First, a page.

"The more intensely you exercise, the more calories you burn. Exercising in higher temperatures, like 100 degrees, burns more calories from glycogen and less from fat," Dr. Higgins adds. But this is often not sustainable or healthy.
Exercising in the heat will likely cause you to burn more calories, as your heart works harder to pump blood to your muscles.
Ultimately, how many calories you burn under any condition, whether hot or cold, depends on your individual metabolism, size of your body, your body composition and your age, per the Mayo Clinic.
1. Why Do I Weigh More in Hot Weather?
Your weight may fluctuate up a few pounds in hot weather due to water retention. When it's hot out, your body can swell, especially in your ankles, knees and feet, as a result of fluid being stored. The swelling can also be due to a sensitivity to the heat, per Harvard Health Publishing.
While this may cause the number on the scale to go up a bit, it is very minimal and temporary. Once you return to cooler temperatures for a length of time, you'll notice swelling in your body going down, per Harvard Health Publishing.
2. Does Hot Weather Increase Metabolism?
A June 2015 study in the Journal of Experimental Biology found that as temperature increases, metabolism increases, but then rapidly declines as temperatures gets higher. This is called the thermal performance curve.
This means while hot weather can increase your metabolism at first, it eventually decreases the hotter it gets.
So try to focus more on improving your metabolism in other ways, like getting regular exercise and eating consistent balanced meals.
3. Is It Safe to Work Out in Hot or Cold Weather?
While it's safe to work out in the elements, you may need to take extra precaution in temperatures below 32 degrees Fahrenheit and above 85 degrees Fahrenheit.
There are some steps you can take to make it even more safe and effective for your workout goals and overall health.
In the heat, this could mean:
- Checking the temperature and humidity levels through a weather forecast before going outside
- Bringing along extra water (and sipping on it throughout the entire workout)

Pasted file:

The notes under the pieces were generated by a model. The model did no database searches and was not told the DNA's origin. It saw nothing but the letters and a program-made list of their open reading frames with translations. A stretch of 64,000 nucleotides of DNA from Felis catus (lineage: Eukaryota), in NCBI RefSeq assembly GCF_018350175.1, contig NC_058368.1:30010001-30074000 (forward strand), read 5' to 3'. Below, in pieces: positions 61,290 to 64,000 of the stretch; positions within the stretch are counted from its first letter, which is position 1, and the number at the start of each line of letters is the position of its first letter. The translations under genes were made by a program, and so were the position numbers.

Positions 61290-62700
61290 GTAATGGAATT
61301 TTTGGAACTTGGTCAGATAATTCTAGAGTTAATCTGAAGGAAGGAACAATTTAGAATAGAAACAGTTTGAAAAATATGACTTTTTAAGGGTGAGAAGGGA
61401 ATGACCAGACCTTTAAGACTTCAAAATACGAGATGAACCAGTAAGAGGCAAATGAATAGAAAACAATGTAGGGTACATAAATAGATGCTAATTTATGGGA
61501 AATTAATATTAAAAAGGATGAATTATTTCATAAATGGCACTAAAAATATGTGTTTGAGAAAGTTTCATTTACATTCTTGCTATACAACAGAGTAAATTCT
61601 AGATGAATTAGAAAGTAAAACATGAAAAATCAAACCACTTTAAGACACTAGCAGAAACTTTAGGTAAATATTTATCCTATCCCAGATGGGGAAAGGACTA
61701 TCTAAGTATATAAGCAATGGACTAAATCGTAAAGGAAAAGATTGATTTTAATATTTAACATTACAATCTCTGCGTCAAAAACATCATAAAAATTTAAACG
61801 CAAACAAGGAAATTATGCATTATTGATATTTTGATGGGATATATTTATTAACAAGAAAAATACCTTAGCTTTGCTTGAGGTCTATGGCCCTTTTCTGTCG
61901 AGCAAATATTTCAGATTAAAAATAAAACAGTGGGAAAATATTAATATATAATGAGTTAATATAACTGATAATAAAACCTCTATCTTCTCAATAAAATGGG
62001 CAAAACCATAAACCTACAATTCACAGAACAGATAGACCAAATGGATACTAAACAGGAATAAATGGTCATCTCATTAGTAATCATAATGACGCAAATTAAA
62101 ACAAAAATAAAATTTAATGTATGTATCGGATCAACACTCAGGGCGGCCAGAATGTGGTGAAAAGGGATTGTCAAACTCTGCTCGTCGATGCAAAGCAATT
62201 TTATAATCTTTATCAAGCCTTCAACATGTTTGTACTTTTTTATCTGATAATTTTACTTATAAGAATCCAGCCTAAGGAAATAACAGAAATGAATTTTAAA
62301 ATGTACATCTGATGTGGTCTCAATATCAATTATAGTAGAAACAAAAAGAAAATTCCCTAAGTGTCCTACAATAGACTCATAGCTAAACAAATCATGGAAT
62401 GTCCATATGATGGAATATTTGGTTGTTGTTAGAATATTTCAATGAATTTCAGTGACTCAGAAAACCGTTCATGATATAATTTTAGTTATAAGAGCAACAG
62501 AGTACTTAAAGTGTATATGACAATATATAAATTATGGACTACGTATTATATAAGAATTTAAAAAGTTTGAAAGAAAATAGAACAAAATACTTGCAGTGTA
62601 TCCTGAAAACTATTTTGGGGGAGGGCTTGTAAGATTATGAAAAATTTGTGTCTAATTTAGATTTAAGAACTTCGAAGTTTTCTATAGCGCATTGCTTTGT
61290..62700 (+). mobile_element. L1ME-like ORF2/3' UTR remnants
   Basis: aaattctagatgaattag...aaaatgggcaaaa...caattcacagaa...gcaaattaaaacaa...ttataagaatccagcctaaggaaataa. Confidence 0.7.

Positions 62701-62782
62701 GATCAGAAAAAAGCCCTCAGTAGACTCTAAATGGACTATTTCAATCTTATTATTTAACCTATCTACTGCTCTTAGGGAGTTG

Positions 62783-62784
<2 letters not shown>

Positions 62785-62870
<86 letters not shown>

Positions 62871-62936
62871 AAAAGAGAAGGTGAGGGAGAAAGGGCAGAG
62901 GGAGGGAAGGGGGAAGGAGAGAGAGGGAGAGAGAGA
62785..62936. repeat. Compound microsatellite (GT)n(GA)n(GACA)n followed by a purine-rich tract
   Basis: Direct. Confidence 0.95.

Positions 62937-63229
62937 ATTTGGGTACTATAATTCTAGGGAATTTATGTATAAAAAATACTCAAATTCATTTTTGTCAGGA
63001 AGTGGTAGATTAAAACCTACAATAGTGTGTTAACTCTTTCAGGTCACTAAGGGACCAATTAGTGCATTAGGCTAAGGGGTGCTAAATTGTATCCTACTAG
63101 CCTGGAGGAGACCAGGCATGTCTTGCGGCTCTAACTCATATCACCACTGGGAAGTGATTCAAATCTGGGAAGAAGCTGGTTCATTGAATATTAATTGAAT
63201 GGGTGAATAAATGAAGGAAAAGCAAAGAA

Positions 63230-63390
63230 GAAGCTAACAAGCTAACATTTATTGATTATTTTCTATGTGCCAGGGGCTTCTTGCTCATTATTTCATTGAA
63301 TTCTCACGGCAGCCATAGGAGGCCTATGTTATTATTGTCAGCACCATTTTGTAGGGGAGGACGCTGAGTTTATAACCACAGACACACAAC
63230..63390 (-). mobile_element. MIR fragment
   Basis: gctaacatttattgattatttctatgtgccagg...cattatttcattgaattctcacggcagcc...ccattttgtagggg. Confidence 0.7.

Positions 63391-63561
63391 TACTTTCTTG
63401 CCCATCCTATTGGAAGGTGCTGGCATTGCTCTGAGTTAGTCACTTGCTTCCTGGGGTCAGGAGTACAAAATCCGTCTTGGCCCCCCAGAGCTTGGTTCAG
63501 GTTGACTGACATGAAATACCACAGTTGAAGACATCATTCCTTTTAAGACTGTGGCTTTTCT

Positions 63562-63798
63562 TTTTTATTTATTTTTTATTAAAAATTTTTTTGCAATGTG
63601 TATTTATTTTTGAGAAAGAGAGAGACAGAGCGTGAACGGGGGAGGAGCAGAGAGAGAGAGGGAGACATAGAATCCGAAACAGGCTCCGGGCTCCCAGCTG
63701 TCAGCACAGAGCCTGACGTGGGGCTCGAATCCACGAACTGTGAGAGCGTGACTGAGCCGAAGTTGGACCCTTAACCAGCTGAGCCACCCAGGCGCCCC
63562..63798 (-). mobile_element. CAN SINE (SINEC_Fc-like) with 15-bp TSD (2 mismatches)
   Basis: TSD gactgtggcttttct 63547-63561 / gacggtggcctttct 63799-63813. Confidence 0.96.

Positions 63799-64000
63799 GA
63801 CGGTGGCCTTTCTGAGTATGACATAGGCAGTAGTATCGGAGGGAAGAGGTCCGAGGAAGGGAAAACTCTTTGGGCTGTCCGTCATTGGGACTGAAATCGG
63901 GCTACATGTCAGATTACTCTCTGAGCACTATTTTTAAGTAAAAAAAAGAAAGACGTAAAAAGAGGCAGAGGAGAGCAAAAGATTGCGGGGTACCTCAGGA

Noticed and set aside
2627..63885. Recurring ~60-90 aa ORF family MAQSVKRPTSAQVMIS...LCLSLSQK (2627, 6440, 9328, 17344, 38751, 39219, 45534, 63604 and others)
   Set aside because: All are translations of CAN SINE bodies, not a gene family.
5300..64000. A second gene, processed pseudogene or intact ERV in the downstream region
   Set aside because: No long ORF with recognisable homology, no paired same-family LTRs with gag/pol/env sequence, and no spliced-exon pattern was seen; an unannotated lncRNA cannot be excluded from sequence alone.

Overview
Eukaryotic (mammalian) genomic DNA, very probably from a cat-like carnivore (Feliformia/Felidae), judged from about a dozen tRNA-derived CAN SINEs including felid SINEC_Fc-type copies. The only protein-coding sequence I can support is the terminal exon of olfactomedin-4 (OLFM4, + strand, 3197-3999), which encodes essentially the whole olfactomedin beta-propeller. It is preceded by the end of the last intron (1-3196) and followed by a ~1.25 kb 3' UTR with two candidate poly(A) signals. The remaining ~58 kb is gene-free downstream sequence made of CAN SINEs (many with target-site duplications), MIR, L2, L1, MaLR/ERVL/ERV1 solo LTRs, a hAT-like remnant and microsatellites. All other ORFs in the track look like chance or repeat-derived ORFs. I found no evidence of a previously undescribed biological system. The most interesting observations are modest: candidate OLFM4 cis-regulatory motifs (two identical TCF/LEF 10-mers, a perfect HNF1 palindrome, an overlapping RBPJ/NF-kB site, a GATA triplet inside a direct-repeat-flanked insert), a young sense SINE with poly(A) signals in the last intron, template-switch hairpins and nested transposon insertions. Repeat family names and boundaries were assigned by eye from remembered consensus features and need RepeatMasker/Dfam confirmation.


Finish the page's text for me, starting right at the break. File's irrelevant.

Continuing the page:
- Wearing breathable fabrics
- Starting the workout slowly
- Avoiding exercising in the middle of the day, when the sun's the strongest (between 10 a.m. and 2 p.m.)
- Staying in the shade as much as possible
- Wearing sunscreen if in the sun
- Taking plenty of breaks
Working out in the cold could mean the following, per the National Institutes of Health.
- Wearing extra layers for warmth (including waterproof jackets, vests, etc.)
- Finding proper footwear to support your feet in snow, ice and rain
- Getting warm right after exercise
- John P. Higgins, MD, MBA (Hons), MPhil, FACC, FACP, FAHA, FACSM, FASNC, FSGC, professor of cardiovascular medicine, sports cardiology, McGovern Medical School, Houston, Texas
- Cleveland Clinic: “Breaking a Sweat: Why You Sweat and What It Says About Your Health”
- American Council on Exercise: “Resting Metabolic Rate: Best Ways to Measure It—and Raise It, Too”
- Mayo Clinic: “Metabolism and Weight Loss: How You Burn Calories”
- National Institutes of Health: "Five Tips for Exercising Safely During Cold Weather"
- Harvard Health Publishing: "Ask the doctor: Could a sudden gain in weight be caused by hot weather?"
- Journal of Experimental Biology: " The effects of temperature on aerobic metabolism: towards a mechanistic understanding of the responses of ectotherms to a changing environment"
- Centers for Disease Control and Prevention: "Heat Stress-Heat Related Illness"
- University of Miami: "Sweating: Is Wetter Better for Weight Loss?"
- Sports Medicine: "The Effects of Heat Adaptation on Physiology, Perception and Exercise Performance in the Heat: A Meta-Analysis"
- National Institutes of Health: "Shivering Triggers Brown Fat to Produce Heat and Burn Calories"
- Centers for Disease Control and Prevention: "Hypothermia"